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As my mother walked out of the physician’s office, she had a confused look on her face. She was there for a routine follow-up visit, regarding the successful removal of a small, cancerous mass on her lung a few years ago (she was always a non-smoker). “The CT scan showed a spot on my adrenal gland,” she said. “He wants me to go for an MRI.”
At 88-years-old, that wasn’t what she wanted to hear.
Hearing those words would have frightened just about anyone. I tried putting a positive spin on it, implying that it could be nothing, but my words were falling on deaf ears. Adding to the uncertainty of what exactly might be on that CT Scan, she was now going to have to go through an MRI to boot.
Is there anything more frightening than your doctor telling you he doesn’t like the “look” of something? It could be a spot on an X-Ray or an abnormal result of a blood test. Anytime a physician utters those words, your mind immediately begins to race. It’s just human nature. Some take those words under advisement and, at least on the outside, continue to function normally.
Others, not so much.
Needless to say, she was a basket case. We scheduled the MRI for the following week, causing her much consternation in the days leading up to the procedure. She was having problems concentrating on the little things, and she was very distant. The fear of the unknown is powerful. It can (and will) affect all aspects of your life. Individual people tend to process the same information differently.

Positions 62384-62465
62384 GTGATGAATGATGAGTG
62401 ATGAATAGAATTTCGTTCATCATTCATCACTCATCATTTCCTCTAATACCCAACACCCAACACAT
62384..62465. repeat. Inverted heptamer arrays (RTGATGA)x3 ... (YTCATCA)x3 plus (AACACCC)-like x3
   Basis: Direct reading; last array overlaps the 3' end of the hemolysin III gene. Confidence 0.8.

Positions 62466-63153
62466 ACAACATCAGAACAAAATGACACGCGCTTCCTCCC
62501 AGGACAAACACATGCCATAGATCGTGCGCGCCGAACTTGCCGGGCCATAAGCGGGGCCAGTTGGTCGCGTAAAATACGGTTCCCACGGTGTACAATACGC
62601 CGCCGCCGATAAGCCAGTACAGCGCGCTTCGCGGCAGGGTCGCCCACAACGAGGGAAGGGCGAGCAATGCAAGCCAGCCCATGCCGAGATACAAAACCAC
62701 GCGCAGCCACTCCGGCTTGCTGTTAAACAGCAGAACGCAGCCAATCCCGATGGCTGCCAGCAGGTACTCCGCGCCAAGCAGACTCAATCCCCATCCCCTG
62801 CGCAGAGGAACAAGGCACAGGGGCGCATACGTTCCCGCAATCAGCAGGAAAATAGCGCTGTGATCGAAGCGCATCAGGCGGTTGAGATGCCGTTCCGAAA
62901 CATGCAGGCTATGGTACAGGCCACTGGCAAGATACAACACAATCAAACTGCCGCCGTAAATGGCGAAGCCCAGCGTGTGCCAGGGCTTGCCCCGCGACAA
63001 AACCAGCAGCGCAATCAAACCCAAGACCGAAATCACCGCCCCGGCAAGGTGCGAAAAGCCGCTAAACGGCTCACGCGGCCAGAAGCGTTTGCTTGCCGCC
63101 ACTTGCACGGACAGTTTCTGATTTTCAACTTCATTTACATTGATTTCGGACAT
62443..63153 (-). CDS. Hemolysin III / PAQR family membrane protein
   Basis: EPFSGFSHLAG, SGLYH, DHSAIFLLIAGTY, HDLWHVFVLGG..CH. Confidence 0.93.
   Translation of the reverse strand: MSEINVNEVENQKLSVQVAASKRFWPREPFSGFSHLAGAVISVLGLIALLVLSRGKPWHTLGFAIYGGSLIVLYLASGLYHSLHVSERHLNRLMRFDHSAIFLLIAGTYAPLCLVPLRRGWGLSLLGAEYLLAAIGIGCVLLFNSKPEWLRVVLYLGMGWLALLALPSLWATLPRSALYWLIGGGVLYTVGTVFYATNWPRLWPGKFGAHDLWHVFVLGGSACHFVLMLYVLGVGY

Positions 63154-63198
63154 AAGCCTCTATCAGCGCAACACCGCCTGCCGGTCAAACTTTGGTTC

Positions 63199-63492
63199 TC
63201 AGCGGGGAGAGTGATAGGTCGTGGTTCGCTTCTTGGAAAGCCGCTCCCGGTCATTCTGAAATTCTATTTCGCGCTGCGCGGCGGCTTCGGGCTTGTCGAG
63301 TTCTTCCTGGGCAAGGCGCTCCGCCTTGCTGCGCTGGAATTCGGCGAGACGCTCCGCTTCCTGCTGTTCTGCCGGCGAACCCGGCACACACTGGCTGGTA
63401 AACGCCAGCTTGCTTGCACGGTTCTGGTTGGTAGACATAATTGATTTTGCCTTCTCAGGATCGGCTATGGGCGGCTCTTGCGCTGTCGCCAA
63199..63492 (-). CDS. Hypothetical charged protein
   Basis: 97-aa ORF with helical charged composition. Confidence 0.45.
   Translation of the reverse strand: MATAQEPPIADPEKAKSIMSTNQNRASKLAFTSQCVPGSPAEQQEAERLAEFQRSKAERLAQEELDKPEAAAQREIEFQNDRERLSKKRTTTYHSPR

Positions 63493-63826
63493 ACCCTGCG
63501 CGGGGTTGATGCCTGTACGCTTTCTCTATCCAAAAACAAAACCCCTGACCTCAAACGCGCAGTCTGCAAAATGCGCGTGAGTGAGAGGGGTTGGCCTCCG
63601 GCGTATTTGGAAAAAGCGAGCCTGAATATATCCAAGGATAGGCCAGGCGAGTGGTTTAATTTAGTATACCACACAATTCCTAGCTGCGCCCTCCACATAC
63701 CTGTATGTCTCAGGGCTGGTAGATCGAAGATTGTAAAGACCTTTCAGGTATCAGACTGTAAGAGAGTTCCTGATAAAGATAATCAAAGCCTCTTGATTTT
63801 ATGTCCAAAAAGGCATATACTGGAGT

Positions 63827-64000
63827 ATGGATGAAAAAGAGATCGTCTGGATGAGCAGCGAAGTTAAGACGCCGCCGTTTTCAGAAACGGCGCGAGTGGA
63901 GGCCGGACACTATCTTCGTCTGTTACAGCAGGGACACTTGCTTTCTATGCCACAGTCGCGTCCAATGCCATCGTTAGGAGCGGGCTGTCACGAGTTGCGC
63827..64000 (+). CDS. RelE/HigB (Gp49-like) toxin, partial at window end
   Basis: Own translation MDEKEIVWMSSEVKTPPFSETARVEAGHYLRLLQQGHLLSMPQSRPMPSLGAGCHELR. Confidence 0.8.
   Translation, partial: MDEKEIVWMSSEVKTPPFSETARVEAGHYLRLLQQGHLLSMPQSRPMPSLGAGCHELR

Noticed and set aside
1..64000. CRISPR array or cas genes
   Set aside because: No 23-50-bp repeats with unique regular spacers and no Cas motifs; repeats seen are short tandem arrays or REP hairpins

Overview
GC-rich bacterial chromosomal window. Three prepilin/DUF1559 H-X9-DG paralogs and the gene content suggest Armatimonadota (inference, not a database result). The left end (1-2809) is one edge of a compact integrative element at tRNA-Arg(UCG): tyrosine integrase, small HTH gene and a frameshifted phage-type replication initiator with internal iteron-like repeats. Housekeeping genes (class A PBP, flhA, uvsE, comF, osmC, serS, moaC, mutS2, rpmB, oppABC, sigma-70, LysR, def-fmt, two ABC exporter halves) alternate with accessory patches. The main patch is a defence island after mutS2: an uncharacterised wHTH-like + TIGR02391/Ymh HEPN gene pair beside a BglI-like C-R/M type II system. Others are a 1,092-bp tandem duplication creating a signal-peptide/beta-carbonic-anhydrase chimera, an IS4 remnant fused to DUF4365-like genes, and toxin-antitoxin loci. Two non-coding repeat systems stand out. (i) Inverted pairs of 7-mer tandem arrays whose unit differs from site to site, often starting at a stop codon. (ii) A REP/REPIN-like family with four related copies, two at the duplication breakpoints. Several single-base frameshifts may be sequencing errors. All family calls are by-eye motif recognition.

It took a week to schedule the MRI and it was completed on a Monday. Having never gone through an MRI before, this would be her first and last. “I’ll never do that again,” she told me. So much for modern medicine.
Told it would take a few days before the report was sent to the doctor, we were hoping to hear from him before the weekend. Until then, she continued to obsess over what the results possibly could be, like anyone of us would have done.
Friday came and went without a call from the doctor. So did the weekend.
When accompanying her to a different doctor appointment on the following Wednesday, she still hadn’t heard anything. Usually, I can make her laugh or at least take her mind off things. Not this time. She was locked in and not coming out until she knew the results of that MRI.
I instructed her to call the doctor when she got home. They confirmed he received the MRI report and would call her next week. Next week? That was going to be an eternity. As much as she tried, she couldn’t enjoy my son’s birthday dinner on Sunday. She just wasn’t herself.
Since Monday was a holiday, I suggested she call the doctor on Tuesday instead of waiting for him to call. She didn’t want to. She was afraid of what he might say, but I insisted that she call.
A few minutes later, my phone rang. The caller ID indicated it was my mother. Now I didn’t want to answer the phone. She was crying. I immediately thought the worst. “It’s nothing,” she said through her tears. “The MRI showed it was clear!”
And just like that, she was back to her usual self. It took 21 days from when we left the doctor’s office until she got the good news—21 days of uncertainty that would drive anyone crazy.
Dear readers, I apologize for holding you in suspense until the last minute when I knew all along it turned out OK, but that was the theme of this column, the waiting. I sometimes wonder if physicians understand what their patients and families go through while waiting for what could possibly be life-changing results?
They should, especially when it comes to good news.